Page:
Warm the water.  Dissolve the yeast with the honey.  Mix the flours, dry milk and salt in a bowl.  Add water and frothy yeast mixture and molasses.  Knead.  Knead until it is smooth and soft.  Set in a warm place to rise.  My best tip is to turn on your oven when you start and after about 3-4 minutes, turn it off.  Grease and cover a bowl with plastic and stick it in your warm oven until the dough doubles in size (about 1 1/2 hours).  Then shape it and put it in a greased pan.  Now, be patient here.

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Let it rise until it is about 1″ over the edge of the pan.  It may take an hour, it may take 2, just be patient!  I have tried to speed this up by using that same warm oven trick, but it doesn’t work here.  That makes the bread rise too quickly and then fall because there’s not enough structure.  Just let it rise.  Then bake.  Bake about 25 minutes at 350.  Cover with foil and bake another 10-15 minutes.  It should sound hollow when you tap on it.

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Whole Wheat Sandwich Bread – Success!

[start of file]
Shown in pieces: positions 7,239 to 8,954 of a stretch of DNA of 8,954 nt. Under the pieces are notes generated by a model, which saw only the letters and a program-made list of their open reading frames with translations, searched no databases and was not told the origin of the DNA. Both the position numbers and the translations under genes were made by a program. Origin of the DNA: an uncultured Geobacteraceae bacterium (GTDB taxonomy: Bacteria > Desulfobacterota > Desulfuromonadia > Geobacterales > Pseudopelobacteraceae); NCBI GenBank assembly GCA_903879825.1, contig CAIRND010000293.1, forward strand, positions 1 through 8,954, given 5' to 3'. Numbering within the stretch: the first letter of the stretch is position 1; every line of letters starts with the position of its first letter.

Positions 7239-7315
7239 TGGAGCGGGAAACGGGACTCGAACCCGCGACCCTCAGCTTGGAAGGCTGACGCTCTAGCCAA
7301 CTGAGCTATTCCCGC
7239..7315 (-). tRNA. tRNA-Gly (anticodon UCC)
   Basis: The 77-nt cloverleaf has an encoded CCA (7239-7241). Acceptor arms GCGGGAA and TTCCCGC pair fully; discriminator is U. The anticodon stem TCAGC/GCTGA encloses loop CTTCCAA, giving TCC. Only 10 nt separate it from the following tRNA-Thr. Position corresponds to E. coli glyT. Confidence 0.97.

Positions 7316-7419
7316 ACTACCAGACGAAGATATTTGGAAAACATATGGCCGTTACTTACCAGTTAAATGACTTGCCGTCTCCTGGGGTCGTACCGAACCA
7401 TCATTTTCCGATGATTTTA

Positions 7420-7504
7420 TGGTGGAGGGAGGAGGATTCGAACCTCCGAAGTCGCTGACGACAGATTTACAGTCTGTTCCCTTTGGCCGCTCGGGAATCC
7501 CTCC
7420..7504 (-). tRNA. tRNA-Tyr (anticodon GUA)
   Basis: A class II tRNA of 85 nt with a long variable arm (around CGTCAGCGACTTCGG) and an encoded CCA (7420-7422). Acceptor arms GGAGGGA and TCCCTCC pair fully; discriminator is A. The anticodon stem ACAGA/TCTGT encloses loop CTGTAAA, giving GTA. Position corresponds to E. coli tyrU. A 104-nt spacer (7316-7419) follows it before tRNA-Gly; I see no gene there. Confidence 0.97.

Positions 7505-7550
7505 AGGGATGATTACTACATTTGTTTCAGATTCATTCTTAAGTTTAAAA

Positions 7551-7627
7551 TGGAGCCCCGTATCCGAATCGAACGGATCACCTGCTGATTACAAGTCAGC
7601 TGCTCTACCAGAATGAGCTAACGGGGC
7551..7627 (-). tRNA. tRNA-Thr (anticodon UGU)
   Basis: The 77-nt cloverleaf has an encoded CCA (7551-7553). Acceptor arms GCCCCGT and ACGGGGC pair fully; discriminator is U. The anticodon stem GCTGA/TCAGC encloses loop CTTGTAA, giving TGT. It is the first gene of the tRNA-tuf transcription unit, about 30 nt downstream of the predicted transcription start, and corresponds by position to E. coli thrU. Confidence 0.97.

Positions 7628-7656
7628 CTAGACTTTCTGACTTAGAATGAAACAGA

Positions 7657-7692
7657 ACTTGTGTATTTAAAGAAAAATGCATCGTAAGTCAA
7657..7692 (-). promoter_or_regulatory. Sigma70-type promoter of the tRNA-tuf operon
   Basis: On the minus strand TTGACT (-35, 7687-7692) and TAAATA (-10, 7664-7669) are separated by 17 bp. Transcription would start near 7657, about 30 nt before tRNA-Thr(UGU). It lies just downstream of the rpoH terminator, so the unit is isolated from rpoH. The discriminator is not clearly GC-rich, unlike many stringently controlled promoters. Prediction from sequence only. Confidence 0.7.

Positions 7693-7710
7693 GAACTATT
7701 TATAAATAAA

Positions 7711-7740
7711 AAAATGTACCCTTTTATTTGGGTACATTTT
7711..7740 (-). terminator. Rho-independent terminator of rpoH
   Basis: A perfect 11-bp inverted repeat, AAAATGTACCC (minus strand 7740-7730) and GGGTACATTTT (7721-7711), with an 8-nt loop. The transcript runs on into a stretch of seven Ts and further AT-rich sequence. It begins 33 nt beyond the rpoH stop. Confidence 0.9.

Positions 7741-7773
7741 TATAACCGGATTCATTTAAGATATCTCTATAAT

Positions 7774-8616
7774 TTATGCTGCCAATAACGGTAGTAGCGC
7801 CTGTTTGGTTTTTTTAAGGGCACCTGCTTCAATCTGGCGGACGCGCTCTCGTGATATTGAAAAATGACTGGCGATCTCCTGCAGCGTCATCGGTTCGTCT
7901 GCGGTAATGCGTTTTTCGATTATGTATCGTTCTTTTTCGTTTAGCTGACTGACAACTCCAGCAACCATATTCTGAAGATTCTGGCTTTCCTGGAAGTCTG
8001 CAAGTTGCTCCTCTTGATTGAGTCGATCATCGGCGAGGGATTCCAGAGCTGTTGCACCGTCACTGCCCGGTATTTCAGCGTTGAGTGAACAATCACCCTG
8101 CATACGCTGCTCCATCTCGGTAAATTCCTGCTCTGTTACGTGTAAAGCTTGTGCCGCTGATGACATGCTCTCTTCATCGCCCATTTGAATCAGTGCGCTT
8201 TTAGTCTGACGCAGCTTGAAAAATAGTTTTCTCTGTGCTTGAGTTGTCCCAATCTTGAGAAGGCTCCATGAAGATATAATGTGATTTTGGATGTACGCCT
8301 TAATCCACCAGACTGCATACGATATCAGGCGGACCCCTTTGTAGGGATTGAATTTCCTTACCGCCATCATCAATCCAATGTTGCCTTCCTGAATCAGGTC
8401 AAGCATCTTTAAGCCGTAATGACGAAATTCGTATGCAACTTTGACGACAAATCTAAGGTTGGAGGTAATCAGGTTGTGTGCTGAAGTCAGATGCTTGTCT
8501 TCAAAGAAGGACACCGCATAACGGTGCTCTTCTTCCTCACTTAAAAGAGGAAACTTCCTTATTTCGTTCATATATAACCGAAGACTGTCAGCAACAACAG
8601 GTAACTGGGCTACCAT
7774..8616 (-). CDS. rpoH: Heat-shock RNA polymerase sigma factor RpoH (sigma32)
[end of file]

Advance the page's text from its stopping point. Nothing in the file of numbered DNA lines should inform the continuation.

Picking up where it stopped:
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Posted by on January 28, 2014 in Breaking Bread, Homemade Staples

 

Uniquely Valuable?

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I have been wrestling recently with a desire to be uniquely valuable.  I only want to be part of a team, if there’s something I can offer.  I want to make sure the things that I’m doing offer more value than any random animal or person could offer.  And I’m sure I’m not alone in this.  While I think it comes from a good place of wanting to recognize my own uniqueness and how to utilize that best, I think I can also get caught in the pride of only wanting to do something where I am uniquely valuable.  The problem there, is at some point, it becomes all about me.  Now, I am an only child and grew up with a lot of my world being all about me, and really, let’s face it, as humans, generally we do see the world that way, but I don’t think that’s really how we were designed.  In fact, what I’ve come to appreciate is that it actually has very little to do with what I can bring to the table and much more with what God is going to do.  I get to participate in something great He is doing, and He gives me the opportunities, the circumstances, the gifts to witness and marvel.